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First Love

Well, it’s my turn to introduce myself, though Shannon started to do just that last Thursday. As she explained, we’re sharing days, so you’ll read a post from me, Beth Goddard, every other Thursday. This week has been an exceptionally […]
| Jul 27, 2006 | No comments |

Well, it’s my turn to introduce myself, though Shannon started to do just that last Thursday. As she explained, we’re sharing days, so you’ll read a post from me, Beth Goddard, every other Thursday. This week has been an exceptionally busy week in terms of blogs focusing on Christian science fiction and fantasy. I hope you joined the tour and enjoyed it.

Now for a quick introduction. Last week, the contributors told you about how they first fell in love with this genre—and from the sound of it, their “first love” still burns strong. I must admit my humble beginnings as a SFF genre lover began with 2001: A Space Odyssey, which I read in fifth grade (though I had to start over and over until I could finally get into the story). From then on I was drawn to SFF, though my interest in reading fiction took me through the gothic novels to historicals.

I’m different from many of the Speculative Faith bloggers, because I did not return to the love of this genre until the last few years, when you could say I “rediscovered my first love” through reading Oxygen, Arena and Firebird. As one who loves to read Christian fiction for those timeless lessons and to simply hear God speaking to me, I’ve steered away from the secular novels of any kind.

After meeting with an editor at a conference regarding my first attempt at writing fantasy, he encouraged me with a long list of SFF novels—all from the secular market—so I’ve added such titles as The Chronicles of Thomas Covenant the Unbeliever to my reading list. Still, I’m enjoying imaginative new Christian authors such as Kathryn Mackel, Karen Hancock, Linda Wichman. . the list goes on. But mostly, I love stories that reveal a deep message that resonates for days, weeks even. Over time, I believe and hope the Christian SFF offerings will increase. . and I hope to be one with something to offer.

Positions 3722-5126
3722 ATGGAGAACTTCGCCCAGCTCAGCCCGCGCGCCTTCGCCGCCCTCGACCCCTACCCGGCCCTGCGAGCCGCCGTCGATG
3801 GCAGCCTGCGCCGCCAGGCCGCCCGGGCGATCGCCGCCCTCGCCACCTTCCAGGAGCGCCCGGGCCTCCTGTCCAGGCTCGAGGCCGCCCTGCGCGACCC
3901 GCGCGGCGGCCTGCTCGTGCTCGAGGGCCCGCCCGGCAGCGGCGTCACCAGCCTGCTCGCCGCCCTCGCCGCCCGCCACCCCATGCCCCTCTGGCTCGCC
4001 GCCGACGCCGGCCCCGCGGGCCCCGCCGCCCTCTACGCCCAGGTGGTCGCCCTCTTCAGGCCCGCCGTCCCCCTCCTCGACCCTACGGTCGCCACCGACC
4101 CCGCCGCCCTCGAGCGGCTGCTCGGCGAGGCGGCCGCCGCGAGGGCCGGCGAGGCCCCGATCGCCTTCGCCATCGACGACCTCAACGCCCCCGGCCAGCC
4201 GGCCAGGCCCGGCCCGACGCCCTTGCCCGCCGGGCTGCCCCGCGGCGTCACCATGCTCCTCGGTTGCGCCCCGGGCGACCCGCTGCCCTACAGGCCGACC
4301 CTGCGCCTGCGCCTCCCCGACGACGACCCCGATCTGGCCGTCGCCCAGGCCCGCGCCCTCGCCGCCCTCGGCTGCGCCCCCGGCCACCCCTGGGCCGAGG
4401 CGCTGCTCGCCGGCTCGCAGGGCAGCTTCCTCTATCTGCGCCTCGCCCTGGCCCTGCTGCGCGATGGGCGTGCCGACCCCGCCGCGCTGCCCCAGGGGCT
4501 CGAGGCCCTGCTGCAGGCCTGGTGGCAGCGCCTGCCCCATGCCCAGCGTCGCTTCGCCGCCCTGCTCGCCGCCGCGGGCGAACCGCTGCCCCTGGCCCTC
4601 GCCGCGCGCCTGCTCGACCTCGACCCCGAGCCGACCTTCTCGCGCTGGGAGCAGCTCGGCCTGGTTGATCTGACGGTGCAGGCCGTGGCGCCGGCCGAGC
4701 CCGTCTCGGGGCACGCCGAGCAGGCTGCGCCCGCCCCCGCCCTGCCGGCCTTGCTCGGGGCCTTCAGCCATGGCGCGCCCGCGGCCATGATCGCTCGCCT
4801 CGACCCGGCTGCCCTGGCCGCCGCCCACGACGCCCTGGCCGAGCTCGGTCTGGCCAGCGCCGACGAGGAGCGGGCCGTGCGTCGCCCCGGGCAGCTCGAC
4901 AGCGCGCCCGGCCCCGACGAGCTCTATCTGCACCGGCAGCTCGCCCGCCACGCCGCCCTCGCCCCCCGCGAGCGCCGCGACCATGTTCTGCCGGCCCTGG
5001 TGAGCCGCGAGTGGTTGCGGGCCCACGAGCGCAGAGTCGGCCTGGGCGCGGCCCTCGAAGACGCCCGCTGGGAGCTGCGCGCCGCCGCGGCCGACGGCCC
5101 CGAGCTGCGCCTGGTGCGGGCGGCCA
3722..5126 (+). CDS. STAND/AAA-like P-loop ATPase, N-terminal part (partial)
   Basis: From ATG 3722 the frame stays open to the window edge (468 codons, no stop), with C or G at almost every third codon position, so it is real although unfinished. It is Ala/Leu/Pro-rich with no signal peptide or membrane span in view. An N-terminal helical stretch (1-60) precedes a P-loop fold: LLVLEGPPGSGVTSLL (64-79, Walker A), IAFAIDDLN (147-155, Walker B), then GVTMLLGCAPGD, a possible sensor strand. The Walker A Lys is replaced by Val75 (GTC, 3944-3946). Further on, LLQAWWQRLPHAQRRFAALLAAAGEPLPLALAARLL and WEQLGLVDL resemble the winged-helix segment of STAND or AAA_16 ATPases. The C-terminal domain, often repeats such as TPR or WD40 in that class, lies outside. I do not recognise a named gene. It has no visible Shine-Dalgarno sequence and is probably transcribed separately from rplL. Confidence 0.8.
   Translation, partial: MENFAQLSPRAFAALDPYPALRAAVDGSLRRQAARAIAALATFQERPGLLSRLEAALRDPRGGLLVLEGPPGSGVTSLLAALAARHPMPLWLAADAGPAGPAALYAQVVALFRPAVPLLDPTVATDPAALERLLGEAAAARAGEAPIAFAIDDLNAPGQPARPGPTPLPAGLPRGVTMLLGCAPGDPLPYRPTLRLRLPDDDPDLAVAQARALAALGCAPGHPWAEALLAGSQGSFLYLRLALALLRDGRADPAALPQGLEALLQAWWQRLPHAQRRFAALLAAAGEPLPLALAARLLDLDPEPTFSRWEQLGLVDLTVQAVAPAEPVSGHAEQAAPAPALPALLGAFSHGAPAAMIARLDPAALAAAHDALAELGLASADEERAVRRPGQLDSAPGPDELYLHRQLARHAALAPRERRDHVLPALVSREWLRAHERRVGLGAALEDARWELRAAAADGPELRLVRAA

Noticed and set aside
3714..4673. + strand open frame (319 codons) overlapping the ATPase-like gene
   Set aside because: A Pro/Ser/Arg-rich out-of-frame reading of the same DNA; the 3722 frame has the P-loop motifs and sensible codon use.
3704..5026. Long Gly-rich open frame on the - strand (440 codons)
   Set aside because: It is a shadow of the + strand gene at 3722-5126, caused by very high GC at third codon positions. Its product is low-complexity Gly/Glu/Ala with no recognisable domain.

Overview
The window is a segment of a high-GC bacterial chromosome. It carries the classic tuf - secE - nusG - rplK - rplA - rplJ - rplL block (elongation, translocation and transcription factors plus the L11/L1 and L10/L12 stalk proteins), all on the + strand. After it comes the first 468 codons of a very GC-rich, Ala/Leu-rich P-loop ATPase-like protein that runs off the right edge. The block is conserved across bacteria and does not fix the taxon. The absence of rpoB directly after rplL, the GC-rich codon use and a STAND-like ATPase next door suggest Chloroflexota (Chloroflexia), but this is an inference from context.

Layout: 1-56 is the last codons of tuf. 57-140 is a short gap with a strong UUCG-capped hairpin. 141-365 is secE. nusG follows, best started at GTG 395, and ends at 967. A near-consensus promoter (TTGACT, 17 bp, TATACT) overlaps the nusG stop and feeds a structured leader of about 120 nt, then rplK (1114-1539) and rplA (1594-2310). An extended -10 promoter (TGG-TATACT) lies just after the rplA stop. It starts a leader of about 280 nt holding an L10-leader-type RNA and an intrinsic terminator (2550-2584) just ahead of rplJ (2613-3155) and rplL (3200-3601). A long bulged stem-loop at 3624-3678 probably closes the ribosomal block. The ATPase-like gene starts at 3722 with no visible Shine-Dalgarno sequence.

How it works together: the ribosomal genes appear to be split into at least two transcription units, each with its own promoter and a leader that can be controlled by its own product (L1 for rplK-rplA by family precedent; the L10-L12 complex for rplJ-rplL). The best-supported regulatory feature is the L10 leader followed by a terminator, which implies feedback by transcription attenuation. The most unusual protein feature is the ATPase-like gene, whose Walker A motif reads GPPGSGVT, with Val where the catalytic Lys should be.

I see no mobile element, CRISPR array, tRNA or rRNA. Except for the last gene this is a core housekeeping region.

I also participate in another team blog, Favorite Pastimes, that focuses on historical fiction. I write about the Middle Ages and of course, use the opportunity to plug historical fantasy as well. Though the contributing bloggers are Christian, we want to attract a broad audience and haven’t labeled ourselves as such. Interesting, though, a reader contacted one of us to find out if we were Christian. Apparently much of what we write leans in that direction even though we’ve tried not to use “Christianeze”.

I find this fascinating in light of the recent Spec Faith discussion on Tuesday. I know there are Christian authors writing for the secular market and many of them have no message of faith at all. But I’m not sure I can grasp how they do this. I’m only considering how it’s possible, as a Christian, to write any story without some spiritual elements of the Christian faith shining through.

Then there’s the other side. I’ve read Christian novels that I KNEW the person writing it did not know Jesus. . or at least had a distant relationship to Him. My guess is that I could read a SFF novel by a Christian author written to the secular market, absent of even subtle Christianity, and I could still find Christ in their book because I’m forever looking for the spiritual elements in everything I read and watch (and listen to).

To be fair, though, some stories lend themselves to religious discussion more than others. In medieval times, religion permeated society and if I’m writing a historical fantasy set in this period, I would be hard pressed to leave out the Christian element, though how I portray it could easily be in a negative sense.

I look forward to your comments

Blessings!
Beth.

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